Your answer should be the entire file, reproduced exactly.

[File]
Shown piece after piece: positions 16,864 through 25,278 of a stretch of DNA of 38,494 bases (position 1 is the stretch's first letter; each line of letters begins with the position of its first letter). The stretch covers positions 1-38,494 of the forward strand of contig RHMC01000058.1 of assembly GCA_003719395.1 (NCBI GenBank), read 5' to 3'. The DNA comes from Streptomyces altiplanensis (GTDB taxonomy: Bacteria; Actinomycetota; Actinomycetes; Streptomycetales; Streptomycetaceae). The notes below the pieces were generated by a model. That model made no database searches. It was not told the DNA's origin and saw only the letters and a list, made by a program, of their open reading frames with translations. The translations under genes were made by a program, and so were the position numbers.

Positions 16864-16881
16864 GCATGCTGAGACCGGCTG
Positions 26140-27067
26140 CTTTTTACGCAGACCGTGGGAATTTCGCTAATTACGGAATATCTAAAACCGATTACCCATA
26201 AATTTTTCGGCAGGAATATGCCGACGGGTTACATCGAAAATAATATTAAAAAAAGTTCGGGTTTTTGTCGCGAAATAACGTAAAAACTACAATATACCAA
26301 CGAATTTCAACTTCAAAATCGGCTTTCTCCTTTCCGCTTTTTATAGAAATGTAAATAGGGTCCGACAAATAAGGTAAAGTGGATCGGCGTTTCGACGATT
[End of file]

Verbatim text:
Shown piece after piece: positions 16,864 through 25,278 of a stretch of DNA of 38,494 bases (position 1 is the stretch's first letter; each line of letters begins with the position of its first letter). The stretch covers positions 1-38,494 of the forward strand of contig RHMC01000058.1 of assembly GCA_003719395.1 (NCBI GenBank), read 5' to 3'. The DNA comes from Streptomyces altiplanensis (GTDB taxonomy: Bacteria; Actinomycetota; Actinomycetes; Streptomycetales; Streptomycetaceae). The notes below the pieces were generated by a model. That model made no database searches. It was not told the DNA's origin and saw only the letters and a list, made by a program, of their open reading frames with translations. The translations under genes were made by a program, and so were the position numbers.

Positions 16864-16881
16864 GCATGCTGAGACCGGCTG
Positions 26140-27067
26140 CTTTTTACGCAGACCGTGGGAATTTCGCTAATTACGGAATATCTAAAACCGATTACCCATA
26201 AATTTTTCGGCAGGAATATGCCGACGGGTTACATCGAAAATAATATTAAAAAAAGTTCGGGTTTTTGTCGCGAAATAACGTAAAAACTACAATATACCAA
26301 CGAATTTCAACTTCAAAATCGGCTTTCTCCTTTCCGCTTTTTATAGAAATGTAAATAGGGTCCGACAAATAAGGTAAAGTGGATCGGCGTTTCGACGATT